SHOULD YEAR ROUND SCHOOL BE THE NEW NORMAL?

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SHOULD YEAR ROUND SCHOOL BE THE NEW NORMAL?

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According to the National Center for Education Statistics, in 2008, the most recent year for which statistics are available, approximately 14 percen

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According to the National Center for Education Statistics, in 2008, the most recent year for which statistics are available, approximately 14 percent of elementary and high schools in the U.S. were operating on a year-round calendar. Although no new studies have been reported, indications are that the figures haven’t changed much. A recent article in the Huffington Post noted that some school districts that thought year-round schools were the answer to all educational problems have returned to the traditional calendar. Others have given up the traditional calendar for a year-round one.

There are pros and cons to both a traditional calendar and a year-round one. Educators have differing opinions as to which type of school schedule is the best. There is no consensus among parents about which plan should work out for them. Even students have differing opinions on which calendar they prefer.

Traditional versus year-round calendar

Whether a school district uses a traditional or year-round calendar, students attend classes approximately 180 days per year. A traditional calendar, with a long summer break, has been the norm since schools were originally established in the U.S. The calendar, with school sessions starting shortly after Labor Day and ending at the end of May with a few short holiday vacations, was established so that older students could help harvest crops in the summertime.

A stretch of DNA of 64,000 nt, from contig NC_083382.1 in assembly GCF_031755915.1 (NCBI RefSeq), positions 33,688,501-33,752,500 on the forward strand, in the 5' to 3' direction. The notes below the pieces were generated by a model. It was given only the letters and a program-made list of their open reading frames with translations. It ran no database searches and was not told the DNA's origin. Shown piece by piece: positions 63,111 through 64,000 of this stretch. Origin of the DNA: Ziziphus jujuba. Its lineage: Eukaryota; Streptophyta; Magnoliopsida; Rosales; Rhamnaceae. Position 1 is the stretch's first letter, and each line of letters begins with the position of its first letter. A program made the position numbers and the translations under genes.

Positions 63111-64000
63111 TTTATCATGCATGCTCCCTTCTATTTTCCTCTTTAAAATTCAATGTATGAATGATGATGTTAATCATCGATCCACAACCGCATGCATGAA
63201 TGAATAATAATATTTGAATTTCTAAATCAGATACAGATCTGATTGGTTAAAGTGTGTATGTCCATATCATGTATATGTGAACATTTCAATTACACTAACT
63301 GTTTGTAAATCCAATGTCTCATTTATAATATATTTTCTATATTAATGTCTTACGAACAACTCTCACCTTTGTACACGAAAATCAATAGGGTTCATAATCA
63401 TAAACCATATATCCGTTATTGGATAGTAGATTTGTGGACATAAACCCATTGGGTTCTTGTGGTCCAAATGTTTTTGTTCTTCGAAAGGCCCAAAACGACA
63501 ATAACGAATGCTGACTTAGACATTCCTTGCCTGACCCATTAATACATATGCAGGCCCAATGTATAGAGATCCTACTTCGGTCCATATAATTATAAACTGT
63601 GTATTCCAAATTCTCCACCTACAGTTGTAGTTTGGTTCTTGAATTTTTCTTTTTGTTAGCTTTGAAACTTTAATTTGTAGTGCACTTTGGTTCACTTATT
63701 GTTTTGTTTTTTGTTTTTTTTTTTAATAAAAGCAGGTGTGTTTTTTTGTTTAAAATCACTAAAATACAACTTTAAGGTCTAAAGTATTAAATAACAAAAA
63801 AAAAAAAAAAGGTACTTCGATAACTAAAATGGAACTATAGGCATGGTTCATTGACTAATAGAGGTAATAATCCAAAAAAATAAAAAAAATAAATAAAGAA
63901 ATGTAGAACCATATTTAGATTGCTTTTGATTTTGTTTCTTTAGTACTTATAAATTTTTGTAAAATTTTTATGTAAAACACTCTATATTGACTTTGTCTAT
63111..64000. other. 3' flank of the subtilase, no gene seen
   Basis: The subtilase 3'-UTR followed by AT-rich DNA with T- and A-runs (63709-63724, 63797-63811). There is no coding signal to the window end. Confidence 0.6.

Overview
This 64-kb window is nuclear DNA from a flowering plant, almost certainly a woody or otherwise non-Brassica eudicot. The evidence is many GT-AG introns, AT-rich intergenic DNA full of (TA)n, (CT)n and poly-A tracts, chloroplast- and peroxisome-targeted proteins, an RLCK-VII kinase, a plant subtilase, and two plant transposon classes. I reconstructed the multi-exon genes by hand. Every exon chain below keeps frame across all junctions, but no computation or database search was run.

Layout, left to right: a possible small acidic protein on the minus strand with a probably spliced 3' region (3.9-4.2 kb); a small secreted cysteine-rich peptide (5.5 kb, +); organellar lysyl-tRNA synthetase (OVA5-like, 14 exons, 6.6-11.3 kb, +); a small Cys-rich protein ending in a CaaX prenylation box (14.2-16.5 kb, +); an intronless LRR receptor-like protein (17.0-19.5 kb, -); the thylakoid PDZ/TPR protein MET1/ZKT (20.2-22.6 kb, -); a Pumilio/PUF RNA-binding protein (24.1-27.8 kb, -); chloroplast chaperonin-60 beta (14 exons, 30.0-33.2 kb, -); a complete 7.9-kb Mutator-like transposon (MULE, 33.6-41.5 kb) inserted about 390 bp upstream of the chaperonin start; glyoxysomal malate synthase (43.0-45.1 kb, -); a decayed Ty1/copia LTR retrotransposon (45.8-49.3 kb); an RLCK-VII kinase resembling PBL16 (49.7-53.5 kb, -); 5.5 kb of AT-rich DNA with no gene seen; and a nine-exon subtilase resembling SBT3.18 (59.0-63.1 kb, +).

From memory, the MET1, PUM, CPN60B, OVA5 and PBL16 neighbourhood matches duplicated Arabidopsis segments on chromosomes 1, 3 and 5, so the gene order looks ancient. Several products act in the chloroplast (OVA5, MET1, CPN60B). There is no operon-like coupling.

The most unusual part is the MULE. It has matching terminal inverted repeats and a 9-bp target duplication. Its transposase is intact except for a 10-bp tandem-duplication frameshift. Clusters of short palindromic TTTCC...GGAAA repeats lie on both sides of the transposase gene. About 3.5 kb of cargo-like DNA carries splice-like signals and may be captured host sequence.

In recent years, there have been experiments with different types of year-round calendars. In one plan, all students go to school the same number of days, usually about nine weeks of school alternating with three weeks off. Some schools may have 60 or 90 days of school followed by 20 or 30 days of vacation. Another plan has multi-tracks with some students attending school while others have time off. In multi-tracking districts, the schools are never empty of students so the schools are able to accommodate a greater number of students.

Not only is there no agreement among educators, parents, and students as to the value of year-round schools, research is inconclusive on which type of school calendar is the best. There are pros and cons to a year-round calendar.

Pros of a year-round calendar

  • All research confirms that during the long summer break, students lose some of their skills. Teachers spend the first few weeks of a school year reviewing so that students are brought up to the level they were when the previous school year ended. With shorter breaks between sessions, there will not be this lapse in learning.
  • Multi-track plans accommodate more students and often result in smaller class sizes.
  • Many students report they get bored during a long summer vacation and prefer being in school year-round.
  • Remedial classes can be offered during the short break which helps keep struggling students from lagging behind.
  • Teachers report greater satisfaction due to having breaks when they really need them, such as at the end of a grading session.

 Cons of a year-round calendar

  • It can be very inconvenient for parents who need to arrange for child care when school is not in session.
  • It costs more to keep schools in session year-round. Heating and air-conditioning costs increase and it is more difficult for maintenance crews to make major repairs when the classrooms are rarely empty.
  • It limits families from taking extended vacations and decreases the opportunities for summer enrichment programs such as summer camps or summer jobs for teenagers.
  • Musical programs and other extra-curricular activities often suffer due to problems with scheduling competitions and practices.
  • Opportunities for teachers to participate in summer continuing education programs are decreased.

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